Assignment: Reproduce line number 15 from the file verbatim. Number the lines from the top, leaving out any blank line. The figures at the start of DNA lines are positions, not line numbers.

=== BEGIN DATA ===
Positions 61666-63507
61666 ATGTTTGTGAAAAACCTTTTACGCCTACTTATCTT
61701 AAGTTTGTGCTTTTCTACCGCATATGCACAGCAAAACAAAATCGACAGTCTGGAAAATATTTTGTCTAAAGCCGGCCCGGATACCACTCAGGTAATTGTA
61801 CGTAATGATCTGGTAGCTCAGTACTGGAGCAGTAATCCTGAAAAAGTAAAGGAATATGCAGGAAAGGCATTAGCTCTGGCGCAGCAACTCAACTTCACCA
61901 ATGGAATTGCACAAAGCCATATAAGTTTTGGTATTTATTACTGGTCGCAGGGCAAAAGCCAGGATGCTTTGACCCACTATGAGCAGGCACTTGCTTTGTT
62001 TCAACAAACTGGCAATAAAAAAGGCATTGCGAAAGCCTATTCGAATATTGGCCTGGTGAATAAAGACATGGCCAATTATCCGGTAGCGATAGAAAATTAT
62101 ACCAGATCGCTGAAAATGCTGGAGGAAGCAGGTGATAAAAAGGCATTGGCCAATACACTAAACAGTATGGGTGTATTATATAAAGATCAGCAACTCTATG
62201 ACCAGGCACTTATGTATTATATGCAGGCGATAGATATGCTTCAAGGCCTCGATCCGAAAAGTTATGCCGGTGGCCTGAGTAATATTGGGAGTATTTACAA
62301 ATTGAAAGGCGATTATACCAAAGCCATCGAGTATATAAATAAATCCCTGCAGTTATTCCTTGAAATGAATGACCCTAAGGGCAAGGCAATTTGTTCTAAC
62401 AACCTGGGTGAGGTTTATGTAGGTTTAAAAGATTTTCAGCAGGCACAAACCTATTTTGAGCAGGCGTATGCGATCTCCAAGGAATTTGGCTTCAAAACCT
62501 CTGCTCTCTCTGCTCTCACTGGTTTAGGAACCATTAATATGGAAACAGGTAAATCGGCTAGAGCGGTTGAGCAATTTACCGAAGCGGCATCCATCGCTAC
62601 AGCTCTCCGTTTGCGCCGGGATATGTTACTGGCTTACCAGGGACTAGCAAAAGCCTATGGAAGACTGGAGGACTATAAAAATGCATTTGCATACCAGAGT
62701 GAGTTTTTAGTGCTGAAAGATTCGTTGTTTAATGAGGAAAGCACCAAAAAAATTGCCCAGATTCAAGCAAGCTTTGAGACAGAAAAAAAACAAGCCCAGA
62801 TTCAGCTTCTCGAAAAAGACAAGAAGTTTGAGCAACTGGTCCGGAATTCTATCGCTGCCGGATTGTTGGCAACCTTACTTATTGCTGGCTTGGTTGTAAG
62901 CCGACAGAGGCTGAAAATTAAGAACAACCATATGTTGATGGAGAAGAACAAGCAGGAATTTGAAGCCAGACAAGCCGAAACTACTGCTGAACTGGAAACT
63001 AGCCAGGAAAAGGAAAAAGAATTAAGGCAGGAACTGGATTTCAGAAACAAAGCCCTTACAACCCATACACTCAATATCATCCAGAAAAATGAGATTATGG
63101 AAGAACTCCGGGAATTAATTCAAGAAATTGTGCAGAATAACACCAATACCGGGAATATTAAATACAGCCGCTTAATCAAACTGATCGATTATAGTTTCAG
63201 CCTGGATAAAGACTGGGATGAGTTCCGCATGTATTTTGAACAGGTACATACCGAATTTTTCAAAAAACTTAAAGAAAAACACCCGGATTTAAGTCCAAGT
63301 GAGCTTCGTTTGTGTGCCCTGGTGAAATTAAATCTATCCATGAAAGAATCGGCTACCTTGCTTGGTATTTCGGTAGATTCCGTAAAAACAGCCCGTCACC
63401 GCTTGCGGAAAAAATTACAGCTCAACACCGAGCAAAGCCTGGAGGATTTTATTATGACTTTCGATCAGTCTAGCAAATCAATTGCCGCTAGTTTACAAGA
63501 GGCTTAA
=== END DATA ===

62901 CCGACAGAGGCTGAAAATTAAGAACAACCATATGTTGATGGAGAAGAACAAGCAGGAATTTGAAGCCAGACAAGCCGAAACTACTGCTGAACTGGAAACT